Reportedly, Eni and its partners in Area 5 have already submitted a plan to regulators for a floating LNG ( FLNG ) project supplied fully by gas from the Coral and Mamba Northeast discoveries in Area 4. The Italian international oil company ( IOC ) is moving quickly to exploit gas, betting that the government is eager to begin reap ing awards. While offering a quicker and lower cost development option, FLNG fails to offer many of the onshore benefits of infrastructure investments that politicians are eager to see. Yet , as onshore projects will be prioritised, we view the proposed 2017 start date for an FLNG plant as highly uncertain . With greater details available and more impetus for the onshore projects which are due to come online around the same time, we have chosen to hold off from factoring FLNG volumes into our current forecast as we await further information.
|On The Way To Export Powerhouse|
|Mozambique Gas Exports (bcm)|
But Tanzania Follows Neighbour To Global Market
Statoil 's recent exploration success - which has boosted estimates of recoverable gas to above 280bcm - is an important benchmark for the company according to exploration vice president Tim Dodson , who noted that the latest discoveries in March 2013 would further support a decision on an LNG export project. The Statoil executive also told Reuters that the Norwegian national oil company ( NOC ) is moving forward with plans to build an LNG terminal in partnership with BG Group , the operator of blocks 1, 3 and 4.
However , although operators are now confident they have 'enough gas to move forward' , an investment decision is 'at least three years away.' Although 2016 is now the target date for FID, Statoil officials have said an assessment from Tanzanian officials that exports could begin within seven years - around 2020 - was 'not unreasonable.' A recommendation for a landing site is due to be delivered to the Tanzanian government in the first half of 2013.
Considering the pressures to lower development costs in order to maximise profits , and given the challenges operators are likely to face as they confront poor infrastructure, workforce constraints and possible supply chain woes , a jointly developed LNG project represents the most likely and arguably most- effective outcome for the monetisation of offshore gas deposits.
However with FID not planned until 2016, Tanzania is further behind Mozambique in progress on LNG development, and thus could see more delays - particularly given recent protests. Violent demonstrations that occurred at the end of January have created some concerns about the prospects of a gas-fuelled boom. The unrest started in the southern region of Mtwara in opposition to the government's decision to build a pipeline that would drive the nascent gas flows to Dar es Salaam, the former capital and largest city in Tanzania. Local citizens claimed that gas should be used locally to generate power and then be transmitted to the rest of the country, thus creating more jobs in the impoverished region.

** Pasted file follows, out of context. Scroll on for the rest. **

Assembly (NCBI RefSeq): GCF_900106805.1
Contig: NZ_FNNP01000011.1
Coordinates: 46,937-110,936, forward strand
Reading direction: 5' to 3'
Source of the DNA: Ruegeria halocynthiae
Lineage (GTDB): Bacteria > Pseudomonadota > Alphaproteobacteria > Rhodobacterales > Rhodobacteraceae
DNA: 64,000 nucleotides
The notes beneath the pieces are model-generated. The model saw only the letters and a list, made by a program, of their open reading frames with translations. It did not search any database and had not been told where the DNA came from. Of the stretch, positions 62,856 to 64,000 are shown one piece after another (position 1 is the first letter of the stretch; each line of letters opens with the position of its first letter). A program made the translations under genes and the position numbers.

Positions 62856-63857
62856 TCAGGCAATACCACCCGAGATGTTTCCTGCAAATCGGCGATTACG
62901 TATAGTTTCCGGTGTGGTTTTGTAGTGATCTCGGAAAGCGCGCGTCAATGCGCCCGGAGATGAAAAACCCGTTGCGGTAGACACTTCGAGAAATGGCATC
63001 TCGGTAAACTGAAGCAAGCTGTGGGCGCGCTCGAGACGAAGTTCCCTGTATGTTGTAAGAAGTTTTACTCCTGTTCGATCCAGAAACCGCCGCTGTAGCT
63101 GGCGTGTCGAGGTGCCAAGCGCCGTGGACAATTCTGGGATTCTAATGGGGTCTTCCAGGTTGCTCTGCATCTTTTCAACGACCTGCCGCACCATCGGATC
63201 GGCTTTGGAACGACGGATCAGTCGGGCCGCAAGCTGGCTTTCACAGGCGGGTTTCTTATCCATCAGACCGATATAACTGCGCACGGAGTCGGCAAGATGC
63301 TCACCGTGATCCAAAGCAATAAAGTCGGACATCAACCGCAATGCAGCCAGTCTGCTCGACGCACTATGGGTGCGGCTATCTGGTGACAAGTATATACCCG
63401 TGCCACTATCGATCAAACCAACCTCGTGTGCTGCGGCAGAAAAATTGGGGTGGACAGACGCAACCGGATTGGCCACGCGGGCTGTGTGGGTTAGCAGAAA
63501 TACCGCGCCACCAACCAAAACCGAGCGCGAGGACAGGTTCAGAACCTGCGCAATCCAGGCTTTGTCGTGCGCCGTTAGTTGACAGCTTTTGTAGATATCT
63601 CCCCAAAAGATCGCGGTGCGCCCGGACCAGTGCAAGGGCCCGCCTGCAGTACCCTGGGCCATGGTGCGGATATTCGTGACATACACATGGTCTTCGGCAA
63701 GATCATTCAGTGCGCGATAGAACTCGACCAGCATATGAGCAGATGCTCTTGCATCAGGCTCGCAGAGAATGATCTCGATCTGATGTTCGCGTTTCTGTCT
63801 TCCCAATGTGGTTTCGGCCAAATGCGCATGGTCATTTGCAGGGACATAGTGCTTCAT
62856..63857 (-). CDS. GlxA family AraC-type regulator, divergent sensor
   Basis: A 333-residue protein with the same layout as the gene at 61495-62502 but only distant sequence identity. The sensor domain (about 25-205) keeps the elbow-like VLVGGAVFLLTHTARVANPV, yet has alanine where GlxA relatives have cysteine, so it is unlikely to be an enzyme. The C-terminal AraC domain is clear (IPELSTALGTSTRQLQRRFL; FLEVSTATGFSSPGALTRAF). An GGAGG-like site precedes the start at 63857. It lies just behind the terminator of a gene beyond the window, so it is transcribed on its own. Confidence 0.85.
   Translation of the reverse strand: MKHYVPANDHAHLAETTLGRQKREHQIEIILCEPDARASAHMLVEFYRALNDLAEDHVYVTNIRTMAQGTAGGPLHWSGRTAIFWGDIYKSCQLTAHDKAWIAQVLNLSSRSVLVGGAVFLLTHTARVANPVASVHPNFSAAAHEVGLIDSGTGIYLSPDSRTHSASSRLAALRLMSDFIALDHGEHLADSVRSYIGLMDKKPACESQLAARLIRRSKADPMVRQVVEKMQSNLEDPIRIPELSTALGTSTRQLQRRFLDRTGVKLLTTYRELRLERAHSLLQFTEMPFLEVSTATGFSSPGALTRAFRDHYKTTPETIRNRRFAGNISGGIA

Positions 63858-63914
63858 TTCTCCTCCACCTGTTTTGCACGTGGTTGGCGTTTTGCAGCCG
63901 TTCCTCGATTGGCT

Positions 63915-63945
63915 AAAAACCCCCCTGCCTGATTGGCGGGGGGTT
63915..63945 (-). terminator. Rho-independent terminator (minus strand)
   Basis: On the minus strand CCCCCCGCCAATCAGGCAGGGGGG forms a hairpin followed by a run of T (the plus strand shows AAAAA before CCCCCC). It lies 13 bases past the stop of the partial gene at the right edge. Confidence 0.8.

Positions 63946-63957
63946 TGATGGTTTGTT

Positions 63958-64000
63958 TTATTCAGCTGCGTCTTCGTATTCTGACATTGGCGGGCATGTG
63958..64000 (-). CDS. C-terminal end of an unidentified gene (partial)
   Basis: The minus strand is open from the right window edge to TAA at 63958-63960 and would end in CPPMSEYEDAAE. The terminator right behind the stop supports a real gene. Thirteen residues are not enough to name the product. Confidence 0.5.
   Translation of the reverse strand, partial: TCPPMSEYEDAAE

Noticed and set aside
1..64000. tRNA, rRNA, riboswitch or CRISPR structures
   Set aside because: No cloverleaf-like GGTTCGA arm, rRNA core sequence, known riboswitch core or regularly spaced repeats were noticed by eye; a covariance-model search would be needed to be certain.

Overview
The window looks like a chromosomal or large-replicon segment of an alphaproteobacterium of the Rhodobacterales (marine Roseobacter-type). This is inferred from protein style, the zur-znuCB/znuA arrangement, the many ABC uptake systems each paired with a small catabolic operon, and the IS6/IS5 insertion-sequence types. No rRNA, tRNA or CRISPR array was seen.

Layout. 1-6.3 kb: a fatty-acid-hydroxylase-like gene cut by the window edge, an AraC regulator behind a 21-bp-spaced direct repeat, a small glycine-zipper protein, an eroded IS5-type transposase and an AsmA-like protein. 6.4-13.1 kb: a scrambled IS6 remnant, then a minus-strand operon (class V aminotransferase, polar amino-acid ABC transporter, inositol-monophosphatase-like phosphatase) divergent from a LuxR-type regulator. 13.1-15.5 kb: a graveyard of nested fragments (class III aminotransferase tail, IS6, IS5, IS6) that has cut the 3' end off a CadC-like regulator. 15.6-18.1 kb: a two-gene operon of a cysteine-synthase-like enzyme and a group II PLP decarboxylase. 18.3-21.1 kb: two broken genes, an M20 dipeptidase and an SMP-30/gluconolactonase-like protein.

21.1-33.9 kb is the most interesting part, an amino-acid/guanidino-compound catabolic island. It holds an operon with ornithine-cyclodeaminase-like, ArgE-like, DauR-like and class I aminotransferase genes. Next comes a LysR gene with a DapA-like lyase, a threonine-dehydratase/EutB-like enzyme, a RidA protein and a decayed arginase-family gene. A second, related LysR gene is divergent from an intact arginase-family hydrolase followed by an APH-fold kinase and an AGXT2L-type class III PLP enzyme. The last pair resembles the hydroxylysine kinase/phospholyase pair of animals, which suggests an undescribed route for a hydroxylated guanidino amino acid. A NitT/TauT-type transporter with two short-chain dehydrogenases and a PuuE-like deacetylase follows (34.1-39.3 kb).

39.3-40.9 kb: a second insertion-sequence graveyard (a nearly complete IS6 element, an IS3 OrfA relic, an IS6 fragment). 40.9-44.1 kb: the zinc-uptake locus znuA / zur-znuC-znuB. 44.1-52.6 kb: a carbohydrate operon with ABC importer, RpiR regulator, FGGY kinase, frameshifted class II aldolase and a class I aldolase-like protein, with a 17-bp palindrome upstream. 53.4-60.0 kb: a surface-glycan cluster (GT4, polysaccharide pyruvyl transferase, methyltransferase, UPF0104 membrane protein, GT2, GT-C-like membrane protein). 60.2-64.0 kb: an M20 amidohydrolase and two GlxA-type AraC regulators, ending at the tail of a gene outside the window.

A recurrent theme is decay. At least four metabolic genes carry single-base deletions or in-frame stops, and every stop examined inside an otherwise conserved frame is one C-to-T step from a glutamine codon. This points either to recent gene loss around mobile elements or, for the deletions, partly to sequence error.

While LNG production could begin at the end of our forecast period in 2022, there are risks to this date on both sides. Pressure from officials to generate revenues , or from operators to gain a first mover advantage in a changing LNG market , could see plans accelerate with first gas possibly as early as 2020. Yet, obstacles to beginning production from what still remain untested waters could push first gas back even beyond 2022.
|First Gas Due At End of Forecast Period With Risks On Either Side|
|Tanzania LNG Net Exports (bcm)|
Political Risks Ahead
Discontent among ordinary Mozambicans is widespread , stemming largely from concerns that strong headline growth (annual real GDP expansion averaged 8.0% in the 1993-2012 period) has not meaningfully translated into improved living conditions. As local expectations rise with regard to the impact of gas and its monetisation, we believe regional tensions are only likely to grow. With a labour force unprepared for the demand s of the industry - anecdotal reports indicated that Mozambique was graduating just 20 geology students per year - social demands for gains from gas may exceed realities. With concerns about corruption and charges that resource wealth has to-date only benefitted the politically well - connected, managing the changing social dynamics of the coming gas boom in the region will be critical to the country's success.
Tanzania's historically benign political climate continues to face uncertainties. Over the last few months there have been several incidents which, although unrelated, stem from a general sense that average Tanzanians are missing out on the benefits derived from the country's natural resources. African Barrick Gold 's North Mara gold mine was the target of raids in November 2012 and January 2013. The raids, which were carried out by members of the local community angered by endemic poverty and a sense of disenfranchisement, left several people dead as police guarding the mines attempted to resist the raiders.
The problem for the Tanzanian authorities is that they will have to balance their attempts to assuage domestic discontent against the need to continue attracting investment. Indeed, it may be tempting for the authorities to adopt a populist line , especially in light of the fact that the ruling party appears to have been losing ground s ince the last election in 2009.